Irish, Buffs hold shades of '77 for WSU

SAY THIS ABOUT <b>Bill Doba</b>: His timing is either inspired or masochistic. While he will open his Cougar head coaching tenure against hapless Idaho, things get nasty quickly with consecutive road games against Notre Dame and Colorado. Indeed, not since <b>Warren Powers</b> debuted at Nebraska and Michigan State on successive Saturdays in 1977 have the Cougars faced nationally ranked non-conference opponents back-to-back and on the road.<br><br>

It's clearly a challenge of immense proportion. But if the Cougars manage to come out of it the same way the 1977 pumas did in a similar situation, then Doba will be the toast of college football and WSU will again find itself in the top 10.

Can you say, "Mike who?"

Fanciful thinking, perhaps, but with 15 returning starters and a fifth-year senior at QB, the Cougars have a great opportunity of emerging unscathed. Especially so because they'll have a chance to work out some bugs against Idaho in front of a big crowd at Seahawks Stadium in the opener on Aug. 30.

As fate would have it, the 2003 Cougars will have the benefit of learning first hand what it took to pull off the unthinkable in 1977. Offensive coordinator Mike Levenseller, offensive line coach George Yarno and secondary coach Ken Greene were standouts on that '77 club that upset the Cornhuskers, 19-10, in Lincoln and then turned around to knock off the Spartans in come-from-behind fashion, 23-21, in East Lansing.

The quarterback of that team, Jack Thompson, was so impressive that he was the reigning Pac-8 Player of the Week till the last week of September. In the two games he completed a combined 39 of 60 passes for 538 yards and four TDs. Mind you, this was in the days before the West Coast offense --- Thompson did all his aerial damage with a standard two-back, two-receiver, one-tight end formation.

THE COUGARS have never before played Notre Dame, but they've tangled with Colorado four times. The Buffs hold a 3-1 edge. WSU's sole win was the first in the series, a 14-10 nail-biter in Boulder in 1981. The last meeting was in 1996, the Buffs winning 37-19. The clubs were scheduled to play again in 2001 but that game was derailed by 9/11.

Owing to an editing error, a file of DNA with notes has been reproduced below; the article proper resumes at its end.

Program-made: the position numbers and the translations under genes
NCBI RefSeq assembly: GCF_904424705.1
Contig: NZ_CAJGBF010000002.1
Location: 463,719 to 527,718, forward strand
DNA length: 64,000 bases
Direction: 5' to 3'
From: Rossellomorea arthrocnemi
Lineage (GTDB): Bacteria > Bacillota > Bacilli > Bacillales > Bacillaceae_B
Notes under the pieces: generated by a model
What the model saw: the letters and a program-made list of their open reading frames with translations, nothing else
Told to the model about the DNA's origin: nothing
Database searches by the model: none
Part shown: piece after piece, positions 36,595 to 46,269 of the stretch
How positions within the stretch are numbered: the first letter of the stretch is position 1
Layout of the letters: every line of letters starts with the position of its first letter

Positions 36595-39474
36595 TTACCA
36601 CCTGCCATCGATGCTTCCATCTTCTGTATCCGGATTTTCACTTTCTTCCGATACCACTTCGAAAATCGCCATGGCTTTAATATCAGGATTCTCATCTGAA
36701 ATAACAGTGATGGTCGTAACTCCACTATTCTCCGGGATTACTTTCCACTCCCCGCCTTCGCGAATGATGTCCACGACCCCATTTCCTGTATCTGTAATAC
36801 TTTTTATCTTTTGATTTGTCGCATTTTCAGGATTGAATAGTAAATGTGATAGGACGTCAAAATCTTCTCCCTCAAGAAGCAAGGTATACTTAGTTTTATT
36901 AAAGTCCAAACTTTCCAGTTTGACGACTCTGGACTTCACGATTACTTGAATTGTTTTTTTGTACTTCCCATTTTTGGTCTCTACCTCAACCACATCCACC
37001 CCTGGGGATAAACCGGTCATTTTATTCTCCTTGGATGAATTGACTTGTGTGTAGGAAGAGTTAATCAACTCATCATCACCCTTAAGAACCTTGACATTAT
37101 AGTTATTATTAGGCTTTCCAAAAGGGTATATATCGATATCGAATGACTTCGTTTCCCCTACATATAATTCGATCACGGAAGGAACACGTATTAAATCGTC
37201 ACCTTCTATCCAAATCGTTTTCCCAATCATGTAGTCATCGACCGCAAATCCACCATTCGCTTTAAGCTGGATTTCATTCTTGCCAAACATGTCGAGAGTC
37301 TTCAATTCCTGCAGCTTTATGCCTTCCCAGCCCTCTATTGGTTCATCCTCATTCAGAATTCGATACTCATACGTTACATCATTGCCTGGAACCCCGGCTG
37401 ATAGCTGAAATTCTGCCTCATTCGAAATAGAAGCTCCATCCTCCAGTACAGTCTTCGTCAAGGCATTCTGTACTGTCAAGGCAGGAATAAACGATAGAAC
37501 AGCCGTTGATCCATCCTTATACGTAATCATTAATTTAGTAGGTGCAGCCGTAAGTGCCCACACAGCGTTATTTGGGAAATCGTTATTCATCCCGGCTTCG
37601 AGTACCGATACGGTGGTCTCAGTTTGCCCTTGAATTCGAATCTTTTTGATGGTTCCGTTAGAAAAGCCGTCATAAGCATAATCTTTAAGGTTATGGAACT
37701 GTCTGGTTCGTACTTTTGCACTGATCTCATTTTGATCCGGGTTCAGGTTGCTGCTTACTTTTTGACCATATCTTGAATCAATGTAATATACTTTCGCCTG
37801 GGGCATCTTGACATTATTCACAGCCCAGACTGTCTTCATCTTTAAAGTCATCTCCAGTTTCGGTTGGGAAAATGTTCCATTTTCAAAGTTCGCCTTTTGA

The Cougars' two huge non-conference road victories in 1977 were not the first of their kind. A decade earlier, WSU's fabled "Cardiac Kids" of 1965 opened on the road against Big Ten powers Iowa and Minnesota. The Cougs nipped Iowa 7-0 and then followed it with a 14-13 victory at Minnesota. Both games were won in the final two minutes of the game, prompting Spokane Chronicle sports editor Bob Johnson to dub the team with their enduring nickname. A month later, they knocked off yet another Big Ten team, Indiana, in a dramatic 8-7 affair.

When talking about daunting Cougar schedules you can't help but think about poor Jim Sweeney, the Cougars' head man from 1968-75. In both 1973 and '74 he had three successive weekends in October against Ohio State, USC and UCLA. This was in the days when OSU featured Cornelius Greene and two-time Heisman winner Archie Griffin, and USC, with Anthony Davis, and UCLA, with John Sciarra, played for the Pac-8 title every year. The Cougars dropped all six contests.

For the Mother of All Three-Week Nightmares, however, you have to journey back to 1967 when the Cougars opened against USC, Oklahoma and UCLA. The Cougs dropped all three games by a combined score of 121-23. But get this: Each team featured a Heisman Trophy winner: UCLA's Gary Beban, who won the award that season; USC's O.J. Simpson, who won the award a year later; and Oklahoma's Steve Owens, who won it in '69.

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